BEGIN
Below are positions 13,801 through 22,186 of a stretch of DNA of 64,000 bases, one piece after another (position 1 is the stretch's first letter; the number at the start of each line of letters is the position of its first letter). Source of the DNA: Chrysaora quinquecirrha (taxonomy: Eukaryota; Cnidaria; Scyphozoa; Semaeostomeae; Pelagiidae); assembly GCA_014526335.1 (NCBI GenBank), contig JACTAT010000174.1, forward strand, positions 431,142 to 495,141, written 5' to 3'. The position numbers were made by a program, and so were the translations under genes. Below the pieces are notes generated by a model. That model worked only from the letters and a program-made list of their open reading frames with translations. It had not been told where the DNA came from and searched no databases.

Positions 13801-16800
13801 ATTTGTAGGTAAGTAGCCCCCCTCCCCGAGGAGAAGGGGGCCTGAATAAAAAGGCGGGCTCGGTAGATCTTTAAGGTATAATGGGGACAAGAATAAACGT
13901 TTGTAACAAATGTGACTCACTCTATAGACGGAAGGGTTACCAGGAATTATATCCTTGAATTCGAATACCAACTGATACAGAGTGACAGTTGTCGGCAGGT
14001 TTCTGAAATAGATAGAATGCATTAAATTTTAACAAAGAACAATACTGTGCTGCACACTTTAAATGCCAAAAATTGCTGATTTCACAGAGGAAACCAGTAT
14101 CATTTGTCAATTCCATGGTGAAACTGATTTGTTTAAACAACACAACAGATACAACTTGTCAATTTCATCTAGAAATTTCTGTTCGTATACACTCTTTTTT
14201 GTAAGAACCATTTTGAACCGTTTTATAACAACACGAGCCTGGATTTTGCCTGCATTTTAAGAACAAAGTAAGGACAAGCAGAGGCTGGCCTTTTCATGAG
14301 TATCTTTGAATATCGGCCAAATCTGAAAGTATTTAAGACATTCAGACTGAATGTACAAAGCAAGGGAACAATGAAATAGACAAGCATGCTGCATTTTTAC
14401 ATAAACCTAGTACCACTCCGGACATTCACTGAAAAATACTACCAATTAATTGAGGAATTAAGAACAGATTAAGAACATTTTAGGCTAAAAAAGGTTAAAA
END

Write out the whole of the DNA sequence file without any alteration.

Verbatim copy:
Below are positions 13,801 through 22,186 of a stretch of DNA of 64,000 bases, one piece after another (position 1 is the stretch's first letter; the number at the start of each line of letters is the position of its first letter). Source of the DNA: Chrysaora quinquecirrha (taxonomy: Eukaryota; Cnidaria; Scyphozoa; Semaeostomeae; Pelagiidae); assembly GCA_014526335.1 (NCBI GenBank), contig JACTAT010000174.1, forward strand, positions 431,142 to 495,141, written 5' to 3'. The position numbers were made by a program, and so were the translations under genes. Below the pieces are notes generated by a model. That model worked only from the letters and a program-made list of their open reading frames with translations. It had not been told where the DNA came from and searched no databases.

Positions 13801-16800
13801 ATTTGTAGGTAAGTAGCCCCCCTCCCCGAGGAGAAGGGGGCCTGAATAAAAAGGCGGGCTCGGTAGATCTTTAAGGTATAATGGGGACAAGAATAAACGT
13901 TTGTAACAAATGTGACTCACTCTATAGACGGAAGGGTTACCAGGAATTATATCCTTGAATTCGAATACCAACTGATACAGAGTGACAGTTGTCGGCAGGT
14001 TTCTGAAATAGATAGAATGCATTAAATTTTAACAAAGAACAATACTGTGCTGCACACTTTAAATGCCAAAAATTGCTGATTTCACAGAGGAAACCAGTAT
14101 CATTTGTCAATTCCATGGTGAAACTGATTTGTTTAAACAACACAACAGATACAACTTGTCAATTTCATCTAGAAATTTCTGTTCGTATACACTCTTTTTT
14201 GTAAGAACCATTTTGAACCGTTTTATAACAACACGAGCCTGGATTTTGCCTGCATTTTAAGAACAAAGTAAGGACAAGCAGAGGCTGGCCTTTTCATGAG
14301 TATCTTTGAATATCGGCCAAATCTGAAAGTATTTAAGACATTCAGACTGAATGTACAAAGCAAGGGAACAATGAAATAGACAAGCATGCTGCATTTTTAC
14401 ATAAACCTAGTACCACTCCGGACATTCACTGAAAAATACTACCAATTAATTGAGGAATTAAGAACAGATTAAGAACATTTTAGGCTAAAAAAGGTTAAAA